President Trump made many mistakes during Friday’s summit with Vladimir Putin, beginning by saying it was an “honor” to meet with the Russian strongman.
But the most disheartening takeaway from the meeting is that, like Barack Obama and John Kerry before them, Trump and his secretary of state, Rex Tillerson, fundamentally do not understand the nature of the man they’re dealing with. Putin is not an “unpredictable” crank or a “bored kid in the back of the classroom,” as Obama called him, or a mindless spoiler for a fight. Trump has given Putin “an ‘A’ for leadership,” but apparently has given little thought as to where Putin was leading Russia and why.
Yet there is no mystery here. Putin is a Soviet patriot to the core, guided by deeply held beliefs, a self-imposed historic mission and domestic political imperatives. The failure of successive U.S. presidents goes a long way toward explaining the present situation—we’ve been getting Putin wrong since he first took power nearly two decades ago.
Putin believes that the fall of the Soviet Union from conspiracy abroad and treachery inside was profoundly unjust and immoral—“the greatest geopolitical tragedy of the 20th century”—and thus has to be avenged on the West, primarily the United States. He believes the post-Cold War world order is unjust and immoral, especially in the “uni-polarity” of U.S. dominance, and thus must be re-balanced in a zero-sum game in which the West’s loss, whether in Syria, Iran or North Korea, is Russia’s gain. And Putin knows that with the Russian economy hobbled by the toxic domestic investment climate rife with outsized state ownership and control, corruption, and shameless and ubiquitous bureaucratic racketeering, his popularity (and thus the legitimacy of his state, otherwise vastly detested) depends almost exclusively on his ability to sustain patriotic mobilization by constantly updating the propaganda meta-narrative of protecting the Motherland and recovering for Russia the superpower glory of Soviet Union: being feared and thus respected by the world.
Unless, in Putin’s analysis, the benefits continue to exceed costs (as they have so far, lopsidedly) he will continue to act on these beliefs and save his regime by external adventures, not systemic domestic reforms. He does not want to be liked by the West. He wants to stay in power in Russia.
Trump had to accomplish two things at the summit with Putin: He had to give the Russian president a detailed and unvarnished tableau of Russia’s infringement on U.S. national interests, which include the security of our allies, respect for the independence of post-Soviet states and the maintenance of the civilized norms of international behavior. Secondly, and even more important, Trump’s job was to present Putin with just as vivid, forceful and credible description of what it would cost Russia to continue its present behavior and what benefits would come from moderating it.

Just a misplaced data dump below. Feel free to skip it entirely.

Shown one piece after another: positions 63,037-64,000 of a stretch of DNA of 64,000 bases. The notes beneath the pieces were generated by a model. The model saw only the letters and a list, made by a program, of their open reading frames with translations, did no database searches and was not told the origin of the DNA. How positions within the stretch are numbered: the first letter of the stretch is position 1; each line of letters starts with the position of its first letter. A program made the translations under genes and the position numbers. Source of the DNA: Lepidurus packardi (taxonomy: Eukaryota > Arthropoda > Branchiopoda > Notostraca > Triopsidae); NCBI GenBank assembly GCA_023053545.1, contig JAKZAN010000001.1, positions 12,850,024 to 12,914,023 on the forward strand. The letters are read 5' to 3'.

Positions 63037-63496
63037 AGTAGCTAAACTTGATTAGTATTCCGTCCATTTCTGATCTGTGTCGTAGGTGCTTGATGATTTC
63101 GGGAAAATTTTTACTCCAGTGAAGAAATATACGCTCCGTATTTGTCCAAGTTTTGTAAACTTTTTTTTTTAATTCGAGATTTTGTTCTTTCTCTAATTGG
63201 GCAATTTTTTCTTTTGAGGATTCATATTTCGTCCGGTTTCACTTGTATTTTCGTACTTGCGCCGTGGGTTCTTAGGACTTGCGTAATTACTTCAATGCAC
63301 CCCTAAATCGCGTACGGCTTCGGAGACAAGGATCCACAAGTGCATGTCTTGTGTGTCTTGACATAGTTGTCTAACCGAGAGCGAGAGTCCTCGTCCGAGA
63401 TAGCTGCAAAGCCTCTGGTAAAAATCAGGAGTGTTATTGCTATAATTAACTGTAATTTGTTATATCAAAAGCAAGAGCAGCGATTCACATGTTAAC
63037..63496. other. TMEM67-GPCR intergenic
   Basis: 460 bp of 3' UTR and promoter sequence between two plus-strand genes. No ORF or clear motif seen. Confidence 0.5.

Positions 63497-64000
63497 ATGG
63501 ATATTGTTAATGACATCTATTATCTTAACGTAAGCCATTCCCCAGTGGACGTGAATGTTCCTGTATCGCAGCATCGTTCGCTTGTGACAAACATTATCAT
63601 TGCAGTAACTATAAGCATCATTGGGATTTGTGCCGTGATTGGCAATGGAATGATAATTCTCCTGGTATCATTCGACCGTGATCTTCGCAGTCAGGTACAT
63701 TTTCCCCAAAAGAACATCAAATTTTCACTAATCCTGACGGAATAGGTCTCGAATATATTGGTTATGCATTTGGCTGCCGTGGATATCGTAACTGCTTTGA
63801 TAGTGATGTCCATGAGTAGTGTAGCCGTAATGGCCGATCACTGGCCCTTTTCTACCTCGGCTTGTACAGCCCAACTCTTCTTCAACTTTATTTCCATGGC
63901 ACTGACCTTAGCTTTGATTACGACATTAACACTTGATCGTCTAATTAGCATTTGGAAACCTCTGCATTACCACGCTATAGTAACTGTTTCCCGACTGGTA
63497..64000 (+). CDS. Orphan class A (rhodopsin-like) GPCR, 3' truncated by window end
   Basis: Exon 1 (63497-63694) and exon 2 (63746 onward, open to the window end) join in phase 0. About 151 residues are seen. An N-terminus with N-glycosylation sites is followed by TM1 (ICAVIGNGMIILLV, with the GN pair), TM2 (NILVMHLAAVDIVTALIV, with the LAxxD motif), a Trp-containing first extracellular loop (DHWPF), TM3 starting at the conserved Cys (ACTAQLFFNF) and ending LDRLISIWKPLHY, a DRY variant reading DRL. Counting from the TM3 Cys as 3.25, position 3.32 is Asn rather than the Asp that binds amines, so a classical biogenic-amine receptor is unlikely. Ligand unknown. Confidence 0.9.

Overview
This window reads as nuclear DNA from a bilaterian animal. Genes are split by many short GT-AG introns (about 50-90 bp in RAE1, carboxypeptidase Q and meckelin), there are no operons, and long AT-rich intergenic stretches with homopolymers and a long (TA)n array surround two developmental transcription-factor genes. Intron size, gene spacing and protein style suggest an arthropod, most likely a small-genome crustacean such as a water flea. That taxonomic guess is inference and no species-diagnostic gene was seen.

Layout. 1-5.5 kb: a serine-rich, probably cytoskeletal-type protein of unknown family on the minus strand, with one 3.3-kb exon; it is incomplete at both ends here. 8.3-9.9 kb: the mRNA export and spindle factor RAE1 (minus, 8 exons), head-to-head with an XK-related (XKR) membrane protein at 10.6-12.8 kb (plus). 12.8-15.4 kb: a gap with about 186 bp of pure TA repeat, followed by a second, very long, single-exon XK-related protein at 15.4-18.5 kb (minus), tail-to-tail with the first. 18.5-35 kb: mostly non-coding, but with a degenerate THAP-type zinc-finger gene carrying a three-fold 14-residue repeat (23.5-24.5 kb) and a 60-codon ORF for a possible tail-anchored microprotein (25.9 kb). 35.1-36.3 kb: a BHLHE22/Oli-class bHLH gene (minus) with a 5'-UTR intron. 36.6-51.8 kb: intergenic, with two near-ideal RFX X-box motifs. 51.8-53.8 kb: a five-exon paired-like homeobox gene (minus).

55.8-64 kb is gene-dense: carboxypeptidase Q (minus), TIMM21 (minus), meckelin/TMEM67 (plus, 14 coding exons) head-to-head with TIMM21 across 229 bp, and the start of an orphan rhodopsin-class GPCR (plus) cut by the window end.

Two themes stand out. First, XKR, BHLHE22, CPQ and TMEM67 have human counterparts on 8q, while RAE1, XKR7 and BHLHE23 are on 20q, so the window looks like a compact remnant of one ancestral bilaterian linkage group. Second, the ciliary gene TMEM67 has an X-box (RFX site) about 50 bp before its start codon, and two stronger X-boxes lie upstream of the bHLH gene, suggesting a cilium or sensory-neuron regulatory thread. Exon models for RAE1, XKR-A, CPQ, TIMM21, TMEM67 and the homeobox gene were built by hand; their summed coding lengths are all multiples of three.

It appears that Trump did touch on all, or almost all, key areas of concern for the United States. Yet judging by what seeped out of the black box, the second half of the job was badly compromised: a combination of short-sightedness, moral obtuseness and sheer ignorance rendered the entire exercise at best useless and at worst—and more likely—harmful.
This outcome began to take shape as Trump declared that it was “an honor to be with” Putin. Since his election, Trump has held at least half a dozen summits, yet, as far as we know, none of his interlocutors— including the leaders of such close allies as the UK and Israel or that of the world’s most populous democracy, India— has been awarded so exalted a status. But in Hamburg, the freely elected chief executive of the world’s oldest continuous democracy, which leads the world in technology and science, was “honored” to sit down with the strongman from a repressive autocracy, which derives half of its budget from oil and gas exports; which is among the world’s most corrupt regimes; where, by the latest count 15 percent of the population (22 million people) earn less than the “subsistence minimum” (that is, do not have enough money for food); and where, ruling single-handedly for 17 years, Trump’s negotiating partner is busily engineering his fourth Potemkin re-election next year to extend his dictatorship by another six years to rival, by 2024, Stalin’s term in office.
In the same fog of moral amnesia (or ignorance) Secretary Tillerson declared after the meeting, as he briefed journalists: “We are unhappy, they are unhappy”— let’s just move on.
“They” bomb hospitals in Syria and fight to keep in power a man who poisons his people with sarin. “They” occupy and annex a chunk of a European country. “They” have precipitated a seemingly endless war in Europe that so far has killed 10,000 people. “Their” missile shot Malaysian Airlines flight 17 out of the sky, killing 298 people. And for the past 10 years “they” have hacked governments and institutions of the U.S., its allies, and newly independent nations of Eastern and Central Europe. And “we”? Well, “we” must have done something equally nasty. What’s the difference? Unhappiness is unhappiness; “theirs” just as valid as ours.